We cannot know what treatment a young Hebrew slave girl might expect for daring to approach royalty and speak up. Yet, Miriam asked a direct question of the princess: “Shall I go and call a nursing woman from the Hebrews to nurse the child for you?” This was the right question to ask. Pharaoh’s daughter knew that she was in no position to nurse a baby. Perhaps she felt that it would be more discreet if the boy was nursed among his own people; she could bring him into her own home later as her adopted son and then see to his upbringing and education. Miriam’s heart must have leaped when the princess answered her in a single word: “Go!”—Exodus 2:7, 8.
Miriam raced home to her anxious parents. Imagine the words tumbling excitedly from her mouth as she told her mother the news. Jochebed, surely convinced that this was Jehovah’s doing, went with Miriam back to Pharaoh’s daughter. Perhaps Jochebed tried to hide her delight and relief when the princess ordered: “Take this child with you and nurse him for me, and I will pay you.”—Exodus 2:9.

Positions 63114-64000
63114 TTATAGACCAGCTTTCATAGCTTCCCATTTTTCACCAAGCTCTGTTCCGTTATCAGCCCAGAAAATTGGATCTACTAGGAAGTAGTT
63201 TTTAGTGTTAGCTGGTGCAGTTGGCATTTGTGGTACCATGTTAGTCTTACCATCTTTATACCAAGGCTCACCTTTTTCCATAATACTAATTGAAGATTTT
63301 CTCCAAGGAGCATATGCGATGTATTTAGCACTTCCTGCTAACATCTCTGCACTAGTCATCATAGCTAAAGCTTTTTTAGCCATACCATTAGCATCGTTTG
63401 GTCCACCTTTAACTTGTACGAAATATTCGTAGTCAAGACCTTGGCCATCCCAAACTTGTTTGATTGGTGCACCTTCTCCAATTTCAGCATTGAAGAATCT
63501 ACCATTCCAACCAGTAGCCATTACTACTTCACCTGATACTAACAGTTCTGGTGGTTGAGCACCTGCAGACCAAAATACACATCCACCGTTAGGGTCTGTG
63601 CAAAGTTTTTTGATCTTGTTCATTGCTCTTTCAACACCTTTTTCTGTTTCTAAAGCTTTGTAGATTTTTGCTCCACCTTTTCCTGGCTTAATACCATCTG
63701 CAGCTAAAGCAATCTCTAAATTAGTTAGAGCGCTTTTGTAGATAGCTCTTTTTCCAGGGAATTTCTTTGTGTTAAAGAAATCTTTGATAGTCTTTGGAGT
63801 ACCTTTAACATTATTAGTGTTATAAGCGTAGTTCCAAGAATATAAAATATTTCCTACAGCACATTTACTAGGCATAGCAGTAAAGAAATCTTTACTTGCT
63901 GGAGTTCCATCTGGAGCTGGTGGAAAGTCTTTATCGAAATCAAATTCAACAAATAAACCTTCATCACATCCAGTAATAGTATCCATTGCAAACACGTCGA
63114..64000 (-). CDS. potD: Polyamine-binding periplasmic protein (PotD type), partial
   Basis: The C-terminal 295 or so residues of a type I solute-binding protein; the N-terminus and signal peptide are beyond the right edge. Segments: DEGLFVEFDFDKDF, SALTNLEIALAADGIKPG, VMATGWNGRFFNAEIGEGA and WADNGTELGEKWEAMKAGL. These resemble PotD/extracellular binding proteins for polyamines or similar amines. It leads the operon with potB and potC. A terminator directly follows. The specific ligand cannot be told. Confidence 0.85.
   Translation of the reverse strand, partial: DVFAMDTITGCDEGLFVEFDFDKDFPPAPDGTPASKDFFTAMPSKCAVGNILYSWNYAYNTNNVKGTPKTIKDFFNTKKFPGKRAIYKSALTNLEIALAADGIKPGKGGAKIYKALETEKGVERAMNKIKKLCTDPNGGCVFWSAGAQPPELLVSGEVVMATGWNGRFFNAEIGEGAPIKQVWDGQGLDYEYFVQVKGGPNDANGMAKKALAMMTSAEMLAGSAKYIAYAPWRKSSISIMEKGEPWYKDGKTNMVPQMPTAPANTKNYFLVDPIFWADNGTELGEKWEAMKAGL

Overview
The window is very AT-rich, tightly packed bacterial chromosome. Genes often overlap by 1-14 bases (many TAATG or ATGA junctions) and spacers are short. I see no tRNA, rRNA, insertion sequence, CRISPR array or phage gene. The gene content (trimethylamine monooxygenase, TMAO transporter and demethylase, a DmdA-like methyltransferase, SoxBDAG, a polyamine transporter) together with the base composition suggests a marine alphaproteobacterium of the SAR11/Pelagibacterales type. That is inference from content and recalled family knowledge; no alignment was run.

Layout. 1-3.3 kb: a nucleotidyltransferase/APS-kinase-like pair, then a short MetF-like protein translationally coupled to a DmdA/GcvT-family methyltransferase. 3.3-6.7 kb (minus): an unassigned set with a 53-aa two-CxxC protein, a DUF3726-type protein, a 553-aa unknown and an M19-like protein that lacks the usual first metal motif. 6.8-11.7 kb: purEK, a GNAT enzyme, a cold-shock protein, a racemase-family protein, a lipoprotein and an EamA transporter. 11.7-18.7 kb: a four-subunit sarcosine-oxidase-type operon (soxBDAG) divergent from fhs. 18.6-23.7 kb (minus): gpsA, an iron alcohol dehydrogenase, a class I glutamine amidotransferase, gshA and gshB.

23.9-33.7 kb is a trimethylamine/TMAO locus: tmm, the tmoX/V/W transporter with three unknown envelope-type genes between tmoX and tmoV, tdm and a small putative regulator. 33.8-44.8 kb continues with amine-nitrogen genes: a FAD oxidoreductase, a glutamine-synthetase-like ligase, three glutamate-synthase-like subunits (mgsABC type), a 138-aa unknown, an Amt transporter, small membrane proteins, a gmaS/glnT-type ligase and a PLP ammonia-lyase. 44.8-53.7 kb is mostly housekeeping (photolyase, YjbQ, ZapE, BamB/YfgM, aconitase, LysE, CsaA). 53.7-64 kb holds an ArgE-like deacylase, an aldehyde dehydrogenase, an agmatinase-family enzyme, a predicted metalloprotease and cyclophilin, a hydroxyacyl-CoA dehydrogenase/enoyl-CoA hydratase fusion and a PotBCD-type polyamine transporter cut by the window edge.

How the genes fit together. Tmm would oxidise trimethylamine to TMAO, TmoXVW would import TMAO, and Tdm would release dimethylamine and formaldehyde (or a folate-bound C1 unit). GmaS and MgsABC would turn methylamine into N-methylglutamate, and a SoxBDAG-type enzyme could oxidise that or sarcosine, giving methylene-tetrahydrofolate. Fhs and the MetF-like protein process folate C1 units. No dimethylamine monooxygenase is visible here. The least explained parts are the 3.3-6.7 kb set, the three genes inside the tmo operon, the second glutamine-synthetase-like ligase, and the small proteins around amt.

Miriam learned a lot about her God, Jehovah, that day. She learned that he cares about his people and listens to their prayers. And she learned that courage and faith are limited neither to adults nor to men. Jehovah listens to all of his faithful servants. (Psalm 65:2) All of us today—young and old, male and female—need to remember this in these difficult times.
Miriam the Patient Sister
Jochebed nursed and cared for the baby. We may well imagine how attached Miriam became to the brother she had helped to save. Perhaps she helped him learn to speak and was thrilled when he first spoke the name of his God, Jehovah. When the child grew older, the time came to take him to Pharaoh’s daughter. (Exodus 2:10) The separation was surely painful for the entire family. How eager Miriam must have been to see how Moses, as Pharaoh’s daughter named him, would turn out when he became a man! Would he maintain his love for Jehovah as he grew up among Egyptian royalty?